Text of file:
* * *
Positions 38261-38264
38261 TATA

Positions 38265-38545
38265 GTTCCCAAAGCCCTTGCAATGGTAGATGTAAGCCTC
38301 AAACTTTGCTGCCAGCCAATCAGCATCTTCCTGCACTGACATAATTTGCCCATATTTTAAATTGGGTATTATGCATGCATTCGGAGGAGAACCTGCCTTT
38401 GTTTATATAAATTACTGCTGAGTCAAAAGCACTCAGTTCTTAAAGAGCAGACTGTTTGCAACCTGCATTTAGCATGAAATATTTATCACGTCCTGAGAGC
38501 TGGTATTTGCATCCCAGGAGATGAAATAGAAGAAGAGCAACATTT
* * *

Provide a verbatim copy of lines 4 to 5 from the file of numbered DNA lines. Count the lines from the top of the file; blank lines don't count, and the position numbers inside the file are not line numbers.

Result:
38265 GTTCCCAAAGCCCTTGCAATGGTAGATGTAAGCCTC
38301 AAACTTTGCTGCCAGCCAATCAGCATCTTCCTGCACTGACATAATTTGCCCATATTTTAAATTGGGTATTATGCATGCATTCGGAGGAGAACCTGCCTTT